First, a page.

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Now showing items 1 - 16 of 3389

  • Evaluation of membrane-based desalting processes for RO brine treatment

    Lee, Songbok   Kim, Youngjin   Kim, Albert S.   Hong, Seungkwan  

    Membrane-based desalting processes including reverse osmosis (RO), forward osmosis (FO), and membrane distillation (MD) were systematically evaluated for concentrating RO brine. Basic characteristics of membrane processes were first examined. Commercial polyamide RO exhibited higher water and lower salt permeability coefficients than cellulose FO membrane. However, salt rejection by FO seemed to be higher than RO primarily due to the hindrance of reverse draw solute flux. The water flux of MD comparable to RO was obtained when temperature gradient was more than 20-30 degrees C. The applicability of RO, FO, and MD was further tested with real brine obtained from full-scale RO plant processing brackish water. Results demonstrated that water flux was not significantly reduced in MD, while severe flux decline was observed in both RO and FO at high recovery. To elucidate major causes of different flux behaviors, the fouled membrane surfaces were analyzed by scanning electron microscopy with energy dispersive X-ray spectroscopy and X-ray diffraction. Foulant analysis suggested that CaCO3 scaling occurred particularly at high water recovery, which was in good agreement with water quality simulation. CaCO3 scaling, however, had only small impact on flux behavior in MD. From these findings, MD could be suggested as the best option for concentrating industrial RO brine if low-grade heat (below 50-70 degrees C) is available.
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  • Microhydrodynamics Simulation of Single-collector Granular Filtration

    Kim, Albert S.   Kang, Seok-Tae  

    Granular filtration phenomenon is fundamentally investigated using dissipative hydrodynamics with a large collector grain and a non-Brownian sphere. Effects of interparticle forces balanced with hydrodynamic interactions are studied for particle trajectory analysis. In addition to conventional deposition of fine particles on collector surfaces (mostly near front hemispheres), the hydrodynamic trapping of rotating fine particles on the back hemisphere surface is fundamentally investigated using the exact solution of two-body hydrodynamics.
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  • Microhydrodynamics Simulation of Single-collector Granular Filtration

    Kim, Albert S.   Kang, Seok-Tae  

    Granular filtration phenomenon is fundamentally investigated using dissipative hydrodynamics with a large collector grain and a non-Brownian sphere. Effects of interparticle forces balanced with hydrodynamic interactions are studied for particle trajectory analysis. In addition to conventional deposition of fine particles on collector surfaces (mostly near front hemispheres), the hydrodynamic trapping of rotating fine particles on the back hemisphere surface is fundamentally investigated using the exact solution of two-body hydrodynamics.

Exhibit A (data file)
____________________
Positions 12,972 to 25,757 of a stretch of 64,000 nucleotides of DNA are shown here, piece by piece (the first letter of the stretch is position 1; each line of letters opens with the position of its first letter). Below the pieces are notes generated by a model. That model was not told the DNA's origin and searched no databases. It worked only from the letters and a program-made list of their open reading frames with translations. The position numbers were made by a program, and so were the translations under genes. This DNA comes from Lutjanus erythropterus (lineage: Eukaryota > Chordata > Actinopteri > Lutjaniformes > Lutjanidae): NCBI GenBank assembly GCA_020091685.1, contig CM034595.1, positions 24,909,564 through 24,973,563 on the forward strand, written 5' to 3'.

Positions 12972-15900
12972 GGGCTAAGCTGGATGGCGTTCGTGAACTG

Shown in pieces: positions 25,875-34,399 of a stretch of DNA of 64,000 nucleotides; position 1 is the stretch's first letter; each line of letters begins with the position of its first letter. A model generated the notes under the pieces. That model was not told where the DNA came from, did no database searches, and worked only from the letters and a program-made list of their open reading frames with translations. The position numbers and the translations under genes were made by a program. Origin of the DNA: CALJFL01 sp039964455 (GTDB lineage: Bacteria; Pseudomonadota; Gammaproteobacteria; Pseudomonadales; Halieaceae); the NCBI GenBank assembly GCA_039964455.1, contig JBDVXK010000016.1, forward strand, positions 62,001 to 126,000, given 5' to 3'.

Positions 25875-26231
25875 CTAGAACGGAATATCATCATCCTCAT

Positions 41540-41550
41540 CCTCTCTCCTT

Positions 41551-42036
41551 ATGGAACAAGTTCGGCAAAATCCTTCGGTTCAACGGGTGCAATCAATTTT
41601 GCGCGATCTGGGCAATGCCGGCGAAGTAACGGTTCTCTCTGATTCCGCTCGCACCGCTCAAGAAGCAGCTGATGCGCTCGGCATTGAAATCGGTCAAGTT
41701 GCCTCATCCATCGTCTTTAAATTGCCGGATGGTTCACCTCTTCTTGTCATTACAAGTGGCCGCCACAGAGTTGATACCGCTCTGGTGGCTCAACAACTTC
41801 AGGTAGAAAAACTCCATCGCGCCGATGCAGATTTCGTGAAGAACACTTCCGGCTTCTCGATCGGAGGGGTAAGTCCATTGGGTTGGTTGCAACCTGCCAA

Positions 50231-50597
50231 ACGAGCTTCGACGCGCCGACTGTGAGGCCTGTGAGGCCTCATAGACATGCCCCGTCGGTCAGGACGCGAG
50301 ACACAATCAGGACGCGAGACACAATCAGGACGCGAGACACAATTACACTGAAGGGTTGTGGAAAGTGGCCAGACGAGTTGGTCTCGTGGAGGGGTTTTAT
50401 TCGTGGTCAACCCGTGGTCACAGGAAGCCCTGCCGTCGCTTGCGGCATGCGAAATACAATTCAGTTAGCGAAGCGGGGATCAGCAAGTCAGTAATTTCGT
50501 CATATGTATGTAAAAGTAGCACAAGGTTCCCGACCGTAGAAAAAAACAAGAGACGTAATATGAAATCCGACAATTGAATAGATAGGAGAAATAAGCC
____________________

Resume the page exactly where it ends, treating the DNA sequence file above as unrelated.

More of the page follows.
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  • Impact of surface porosity on water flux and structural parameter in forward osmosis

    Lee, Woonghee   Kang, Peter K.   Kim, Albert S.   Lee, Seockheon  

    Improving water flux is a crucial objective of research in forward osmosis (FO) technology. A structural parameter is the property of the support layer of the membrane that determines the internal concentration polarization, which is determined by the bulk porosity, tortuosity, and thickness of the support layer. Surface porosity, i.e., porosity at the interface between the active and support layers, has recently been recognized as another critical factor in determining the water flux behavior and the structural parameter. In this study, the relative importance of the surface porosity, bulk porosity, and pore geometry of the support layer on water flux behavior is investigated using a recently developed pore-scale CFD simulator. To this end, various straight-like pore geometries with different combinations of surface and bulk porosities are studied. An increase in bulk porosity reduces internal concentration polarization, thereby increasing effective osmotic pressure. However, for the same magnitude of increase, an increase in surface porosity leads to a significantly larger increase in water flux. We show that water flux is most sensitive to surface porosity, and inconsistency in the structural parameter can be resolved by introducing surface porosity into the FO modeling framework.
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  • Self-adjusting,combined diffusion in direct contact and vacuum membrane distillation

    Kim, Albert S.   Lee, Ho-Saeng   Moon, Deok-Soo   Kim, Hyeon-Ju